Monday, January 06, 2003

The Boy on the Green Bicycle by Margaret Diehl

I want to talk to you this morning about an achingly beautiful little book by Margaret Diehl entitled The Boy on the Green Bicycle. You may have read one of Diehl’s other books, Men or Me And You. I thought both were rather brave explorations of contemporary women questioning and experimenting with female-male relationships, but I can’t really remember much about either of them, and certainly neither prepared me for the soul-searching honesty of this memoir.

I readily admit to being a spoiled reader; even beautiful writing without serious content is insufficient, and I have to confess that serious social and political content is not enough unless written by a genuine word-weaver. Having said that, you may be surprised as you begin to read The Boy on the Green Bicycle, for it is the story of what most of us could only regard as a rich and privileged family, self-exiled from the south to a huge house in New Jersey. Although a large family by today’s standards, four children, three cats and a dog rambling in a huge old home, a devoted stay-home mother with ample funds for food and paid help creates what seem in the early pages of the book to be a culturally rich and stable home. The children range in age from six to fourteen, and the family seems to revolve around the oldest fourteen year old boy. Margaret is the next to youngest at seven as the story begins, and she remembers clearly (and seemingly without resentment) that Jimmy is the favorite not only of the other three children, but of her mother as well. Wise and compassionate beyond his years, he does not bully or dominate his younger siblings, but instead allows them into his world. Popular with other children as well, both boys and girls, the younger children seem quite content to hang suspended in his halo.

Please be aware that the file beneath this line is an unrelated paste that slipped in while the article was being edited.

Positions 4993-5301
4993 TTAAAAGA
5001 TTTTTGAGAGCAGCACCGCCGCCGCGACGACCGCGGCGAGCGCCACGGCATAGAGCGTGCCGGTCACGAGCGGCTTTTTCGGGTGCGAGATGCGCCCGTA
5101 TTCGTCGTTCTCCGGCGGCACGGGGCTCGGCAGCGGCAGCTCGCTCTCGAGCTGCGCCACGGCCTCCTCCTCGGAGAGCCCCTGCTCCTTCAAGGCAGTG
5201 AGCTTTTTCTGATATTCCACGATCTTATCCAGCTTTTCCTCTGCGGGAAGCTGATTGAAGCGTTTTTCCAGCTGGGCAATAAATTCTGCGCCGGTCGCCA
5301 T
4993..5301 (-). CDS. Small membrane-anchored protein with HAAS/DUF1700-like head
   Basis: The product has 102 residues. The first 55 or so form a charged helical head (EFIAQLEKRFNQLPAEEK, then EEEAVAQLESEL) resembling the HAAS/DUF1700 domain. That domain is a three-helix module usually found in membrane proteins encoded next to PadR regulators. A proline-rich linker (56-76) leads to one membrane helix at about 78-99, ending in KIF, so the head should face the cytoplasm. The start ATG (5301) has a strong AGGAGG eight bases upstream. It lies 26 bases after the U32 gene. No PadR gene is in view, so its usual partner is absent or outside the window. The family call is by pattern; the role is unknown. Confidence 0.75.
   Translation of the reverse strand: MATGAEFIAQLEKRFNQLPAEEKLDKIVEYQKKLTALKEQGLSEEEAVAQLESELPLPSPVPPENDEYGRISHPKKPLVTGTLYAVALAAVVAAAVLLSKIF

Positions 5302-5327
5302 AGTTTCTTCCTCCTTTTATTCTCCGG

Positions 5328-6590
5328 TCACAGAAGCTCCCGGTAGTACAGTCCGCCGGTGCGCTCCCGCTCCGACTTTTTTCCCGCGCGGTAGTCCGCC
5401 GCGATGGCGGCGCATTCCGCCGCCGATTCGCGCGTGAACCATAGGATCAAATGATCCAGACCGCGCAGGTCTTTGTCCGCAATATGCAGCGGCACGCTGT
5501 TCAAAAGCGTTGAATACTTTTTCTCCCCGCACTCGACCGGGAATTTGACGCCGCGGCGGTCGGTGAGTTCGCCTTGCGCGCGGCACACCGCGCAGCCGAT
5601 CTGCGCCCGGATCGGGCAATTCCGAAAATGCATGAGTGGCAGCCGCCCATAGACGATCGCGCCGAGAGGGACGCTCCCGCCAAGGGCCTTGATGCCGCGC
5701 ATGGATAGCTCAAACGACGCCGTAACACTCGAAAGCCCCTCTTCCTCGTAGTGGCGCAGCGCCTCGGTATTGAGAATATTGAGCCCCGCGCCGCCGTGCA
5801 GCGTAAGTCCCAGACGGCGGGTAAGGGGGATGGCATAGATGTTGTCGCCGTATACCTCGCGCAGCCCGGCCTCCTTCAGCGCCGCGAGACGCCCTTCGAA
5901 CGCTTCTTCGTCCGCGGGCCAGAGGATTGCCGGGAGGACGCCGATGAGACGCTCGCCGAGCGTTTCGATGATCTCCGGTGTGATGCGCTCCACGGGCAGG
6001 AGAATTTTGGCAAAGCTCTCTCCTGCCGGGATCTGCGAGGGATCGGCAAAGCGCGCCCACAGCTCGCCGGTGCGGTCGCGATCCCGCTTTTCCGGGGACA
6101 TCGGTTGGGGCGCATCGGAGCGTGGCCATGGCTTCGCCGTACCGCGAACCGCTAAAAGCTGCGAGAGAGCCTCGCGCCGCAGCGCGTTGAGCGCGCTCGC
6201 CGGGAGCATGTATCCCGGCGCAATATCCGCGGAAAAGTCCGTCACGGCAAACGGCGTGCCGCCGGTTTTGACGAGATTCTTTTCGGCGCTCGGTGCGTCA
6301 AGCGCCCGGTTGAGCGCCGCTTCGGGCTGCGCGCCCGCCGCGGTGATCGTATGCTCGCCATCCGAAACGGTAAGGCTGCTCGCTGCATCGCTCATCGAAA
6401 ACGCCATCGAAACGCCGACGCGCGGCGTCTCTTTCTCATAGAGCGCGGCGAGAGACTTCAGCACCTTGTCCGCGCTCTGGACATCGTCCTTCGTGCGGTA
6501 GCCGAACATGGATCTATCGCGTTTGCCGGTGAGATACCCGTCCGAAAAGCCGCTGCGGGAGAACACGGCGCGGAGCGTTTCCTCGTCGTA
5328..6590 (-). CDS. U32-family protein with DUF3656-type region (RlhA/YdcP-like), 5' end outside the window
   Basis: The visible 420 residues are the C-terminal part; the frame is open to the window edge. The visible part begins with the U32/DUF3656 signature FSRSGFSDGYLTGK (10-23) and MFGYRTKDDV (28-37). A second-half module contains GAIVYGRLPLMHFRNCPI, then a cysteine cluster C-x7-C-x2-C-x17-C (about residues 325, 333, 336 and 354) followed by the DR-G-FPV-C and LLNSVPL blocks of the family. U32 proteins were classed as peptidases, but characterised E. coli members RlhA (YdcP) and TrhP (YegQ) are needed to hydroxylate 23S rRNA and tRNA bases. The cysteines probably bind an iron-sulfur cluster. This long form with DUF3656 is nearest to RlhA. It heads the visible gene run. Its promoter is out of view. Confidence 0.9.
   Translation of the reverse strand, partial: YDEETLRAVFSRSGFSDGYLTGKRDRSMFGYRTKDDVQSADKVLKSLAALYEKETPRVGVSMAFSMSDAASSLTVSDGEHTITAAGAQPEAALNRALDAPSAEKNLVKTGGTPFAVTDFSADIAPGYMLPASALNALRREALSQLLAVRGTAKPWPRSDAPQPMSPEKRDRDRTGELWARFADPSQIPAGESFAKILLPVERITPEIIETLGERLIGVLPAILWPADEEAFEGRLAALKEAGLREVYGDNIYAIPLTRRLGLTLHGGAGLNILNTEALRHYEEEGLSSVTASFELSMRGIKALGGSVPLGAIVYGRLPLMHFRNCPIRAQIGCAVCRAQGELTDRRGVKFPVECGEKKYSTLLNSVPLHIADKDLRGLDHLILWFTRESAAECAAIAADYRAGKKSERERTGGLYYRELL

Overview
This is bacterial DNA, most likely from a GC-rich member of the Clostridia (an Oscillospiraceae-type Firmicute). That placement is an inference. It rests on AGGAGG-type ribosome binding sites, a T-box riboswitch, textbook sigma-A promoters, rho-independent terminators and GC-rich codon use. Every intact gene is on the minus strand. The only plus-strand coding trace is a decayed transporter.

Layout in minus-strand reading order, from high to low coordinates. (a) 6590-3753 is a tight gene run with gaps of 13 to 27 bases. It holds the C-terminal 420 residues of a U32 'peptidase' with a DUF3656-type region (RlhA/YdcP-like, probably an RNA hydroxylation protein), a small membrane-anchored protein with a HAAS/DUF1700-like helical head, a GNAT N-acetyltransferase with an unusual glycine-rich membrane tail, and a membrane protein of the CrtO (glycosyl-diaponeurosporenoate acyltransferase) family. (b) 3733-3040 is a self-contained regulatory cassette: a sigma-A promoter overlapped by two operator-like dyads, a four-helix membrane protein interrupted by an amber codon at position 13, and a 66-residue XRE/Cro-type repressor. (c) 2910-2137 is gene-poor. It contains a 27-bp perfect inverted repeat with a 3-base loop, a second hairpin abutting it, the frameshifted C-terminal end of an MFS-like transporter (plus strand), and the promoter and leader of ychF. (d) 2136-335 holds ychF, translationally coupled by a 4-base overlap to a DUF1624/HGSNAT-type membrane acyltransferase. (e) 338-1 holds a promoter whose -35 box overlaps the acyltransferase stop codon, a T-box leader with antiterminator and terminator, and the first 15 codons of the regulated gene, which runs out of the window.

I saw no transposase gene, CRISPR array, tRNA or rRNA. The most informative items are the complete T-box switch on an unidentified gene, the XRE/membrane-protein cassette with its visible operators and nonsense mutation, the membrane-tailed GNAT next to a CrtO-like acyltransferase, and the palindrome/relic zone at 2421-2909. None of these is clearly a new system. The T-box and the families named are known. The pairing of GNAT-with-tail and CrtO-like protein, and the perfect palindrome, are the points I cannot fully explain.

As you know, I hate giving away stories, but you would be unable to read any of the little jacket blurbs on this book without gleaning that Jimmy is the boy on the green bicycle, and that it is his death which is the compass point of the story. One reviewer is quoted on the cover as saying that this book is almost dangerously beautiful, and as odd as that comment seems, I soon came to see its accuracy. The events of the book are not happy, nor is the life of either the young Margaret or the shadow of the adult Margaret hinted at but not described in the book. Still, the writing, page by page, is stunning, and one can easily see the budding artistic genius of the author. Even tragedy is transformed into incandescent beauty through the word magic of this writer.